Furthermore, the diverse parts of the plant are experimentally verified to have much therapeutic importance, including antihypertensive [16], antimalarial [17], wound healing, and anti-inflammatory activity [18]; in vitro antibacterial and antioxidant activity [19]; and insecticidal activity [20].

Multiple conventional medicines are available commercially to treat the disease, but they come with many adverse effects, the possibility of relapse on long-term use, and treatment failure [21]. Hence, searching for safe and very effective alternative therapies from natural products is highly demanding. Despite the leaves of the plant is traditionally utilized to relieve gastric ulcer [15], its healing efficacy and safety profile are not yet experimentally authenticated. Thus, the study was carried out to assess the acclaimed ulcer-healing activity and nontoxic profile of the leaf of Calpurnia aurea (Ait.) Benth.

2. Materials and Methods

2.1. Drugs, Chemicals, and Instruments Used

The following chemical reagents and drugs were employed to carry out the study: absolute ethanol (Blulux Laboratories (P) Ltd., India), phenolphthalein (Blulux laboratories Pvt., India), absolute methanol (AppliChem, Germany), omeprazole (Cadila Pharmaceutical Industries Pvt, India), cimetidine (ACILOC, Cadila, Ethiopia), hydrochloric acid (Blulux Laboratories (P) Ltd., India), ketamine hydrochloride (Neon Laboratories Limited, India), sucralfate (Fourrts Laboratories Pvt., India), normal saline (Cadila Pharmaceuticals, Bengaluru, India), Wagner’s reagent (Research-Lab Fine Chem Industries, India), lead acetate 1% (Guangdong Guanghua Chemical Factory, China), ferric chloride (Blulux Laboratories (P) Ltd., India), NaOH (Blulux Laboratories (P) Ltd., India), sulfuric acid (HiMedia Laboratories Pvt. Ltd., India), pH meter (Adwa AD8000), hand lens (10x), centrifuge (Eppendorf AG-5703DQ713856), and lyophilizer (LabFreez Instruments Group Co., Ltd., Japan). All of the supplies were of analytical grade and sourced from the governmental supply agency and other local vendors.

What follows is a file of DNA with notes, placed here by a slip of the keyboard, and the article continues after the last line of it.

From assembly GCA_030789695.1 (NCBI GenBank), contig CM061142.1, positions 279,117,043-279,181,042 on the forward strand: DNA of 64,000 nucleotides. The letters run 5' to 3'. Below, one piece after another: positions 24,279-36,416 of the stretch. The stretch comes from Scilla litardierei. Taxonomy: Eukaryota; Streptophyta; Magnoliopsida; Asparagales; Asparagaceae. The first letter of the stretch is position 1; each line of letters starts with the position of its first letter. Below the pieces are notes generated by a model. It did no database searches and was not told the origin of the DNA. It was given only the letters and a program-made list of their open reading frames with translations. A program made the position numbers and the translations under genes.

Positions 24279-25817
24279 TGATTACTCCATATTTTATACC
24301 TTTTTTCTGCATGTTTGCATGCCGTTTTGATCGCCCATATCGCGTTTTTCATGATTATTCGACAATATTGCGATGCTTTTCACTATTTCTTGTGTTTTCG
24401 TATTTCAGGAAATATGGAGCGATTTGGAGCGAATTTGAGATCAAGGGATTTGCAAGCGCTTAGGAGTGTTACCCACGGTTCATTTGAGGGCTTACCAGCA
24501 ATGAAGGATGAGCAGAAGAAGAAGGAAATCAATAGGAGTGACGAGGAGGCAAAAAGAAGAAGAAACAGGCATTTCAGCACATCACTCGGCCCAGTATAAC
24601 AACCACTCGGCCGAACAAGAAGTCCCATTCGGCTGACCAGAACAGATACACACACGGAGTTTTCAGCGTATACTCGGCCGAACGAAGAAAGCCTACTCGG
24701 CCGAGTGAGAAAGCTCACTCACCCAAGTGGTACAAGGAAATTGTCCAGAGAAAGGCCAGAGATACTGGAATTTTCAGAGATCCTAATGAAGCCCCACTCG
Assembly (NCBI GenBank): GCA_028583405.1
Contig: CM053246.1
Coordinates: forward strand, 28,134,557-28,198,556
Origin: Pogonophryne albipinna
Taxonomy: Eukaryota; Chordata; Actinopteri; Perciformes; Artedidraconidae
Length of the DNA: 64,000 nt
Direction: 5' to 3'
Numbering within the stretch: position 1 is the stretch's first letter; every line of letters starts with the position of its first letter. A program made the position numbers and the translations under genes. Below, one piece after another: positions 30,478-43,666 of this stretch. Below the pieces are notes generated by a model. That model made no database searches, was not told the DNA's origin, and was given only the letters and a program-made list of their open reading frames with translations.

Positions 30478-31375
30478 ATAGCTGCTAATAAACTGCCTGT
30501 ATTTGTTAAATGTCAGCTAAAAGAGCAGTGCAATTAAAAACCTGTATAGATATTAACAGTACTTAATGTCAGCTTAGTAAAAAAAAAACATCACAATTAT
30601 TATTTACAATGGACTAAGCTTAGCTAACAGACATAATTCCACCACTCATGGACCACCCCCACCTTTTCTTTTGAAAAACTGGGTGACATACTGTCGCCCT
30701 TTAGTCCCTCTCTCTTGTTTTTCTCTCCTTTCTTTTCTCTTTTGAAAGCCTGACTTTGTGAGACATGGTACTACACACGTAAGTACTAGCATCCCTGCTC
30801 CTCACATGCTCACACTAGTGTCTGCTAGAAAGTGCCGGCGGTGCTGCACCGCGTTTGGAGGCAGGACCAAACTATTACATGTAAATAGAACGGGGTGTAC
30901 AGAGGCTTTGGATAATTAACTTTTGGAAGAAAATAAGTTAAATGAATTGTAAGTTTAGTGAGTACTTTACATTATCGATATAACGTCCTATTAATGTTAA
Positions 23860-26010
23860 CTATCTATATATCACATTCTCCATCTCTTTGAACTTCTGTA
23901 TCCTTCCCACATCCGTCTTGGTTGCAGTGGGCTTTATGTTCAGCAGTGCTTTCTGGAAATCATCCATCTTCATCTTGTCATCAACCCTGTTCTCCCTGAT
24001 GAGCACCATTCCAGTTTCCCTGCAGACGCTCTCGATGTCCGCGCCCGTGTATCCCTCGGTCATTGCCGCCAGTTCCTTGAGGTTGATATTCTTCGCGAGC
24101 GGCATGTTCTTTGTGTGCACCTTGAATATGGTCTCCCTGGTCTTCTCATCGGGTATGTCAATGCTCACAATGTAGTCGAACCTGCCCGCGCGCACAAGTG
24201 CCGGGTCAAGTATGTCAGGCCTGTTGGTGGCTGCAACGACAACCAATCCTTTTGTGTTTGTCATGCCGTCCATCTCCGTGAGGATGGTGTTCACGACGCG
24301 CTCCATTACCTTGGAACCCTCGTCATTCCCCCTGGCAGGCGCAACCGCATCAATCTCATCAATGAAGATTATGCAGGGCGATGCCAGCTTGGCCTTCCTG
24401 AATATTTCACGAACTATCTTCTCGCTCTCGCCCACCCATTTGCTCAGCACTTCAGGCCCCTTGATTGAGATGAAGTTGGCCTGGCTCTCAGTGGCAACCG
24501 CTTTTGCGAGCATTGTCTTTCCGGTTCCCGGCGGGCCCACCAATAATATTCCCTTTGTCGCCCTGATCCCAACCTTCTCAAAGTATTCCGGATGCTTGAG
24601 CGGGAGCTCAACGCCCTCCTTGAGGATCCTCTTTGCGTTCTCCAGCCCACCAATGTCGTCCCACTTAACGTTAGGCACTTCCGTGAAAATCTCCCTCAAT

2.2. Experimental Animals

Wistar rats (150–200 g) of either sex, which were obtained in the animal house of the School of Pharmacy, University of Gondar, and bought from the Ethiopian Public Health Institute (EPHI), were utilized. They were maintained in individual cages with softwood chips as beddings at 25 ± 2°C on a 12/12-h diurnal cycle.

They were given unlimited access to standard pellet feed and water ad libitum and adapted to the laboratory environment for seven days before initiating the actual experiment.

The experiment was undertaken in compliance with local ethical and internationally accepted regulations for the use, care, and welfare of laboratory animals [22].

2.3. Plant Material Collection and Identification

In October 2020, bulk leaves of Calpurnia aurea were gathered from Gondar Zuria, 698 km away from the capital city of Ethiopia, Addis Ababa, in the northwest direction. Meanwhile, a small sample of the plant was sent to University of Gondar for verification and identified by a botanist. The given specimens were deposited there in the Department of Biology, the University of Gondar, with registration number (AY002) for future reference.

2.4. Preparation of Crude Extract and Fractionation

The bulk leaves of C. aurea were washed with cold water and shade dried for 14 days at ambient temperature and then ground into coarse powder using a miller. After that, 600 g of powder was obtained and macerated with a sufficient amount of 80% methanol using a conical flask for 72 h using a mini orbital shaker. On the third day, the supernatant was first isolated from the marc by using gauze twice and then filtered by Whatman No. 1 filter paper. Then, for the second and third time, the remaining residue was re-macerated for six days using a similar solvent. The supernatant from each subsequent filter was mixed and dried under a hot oven set at 40°C, followed by lyophilization to eliminate the moisture. The percentage yield was then computed and maintained in a desiccator with a plastic container [18].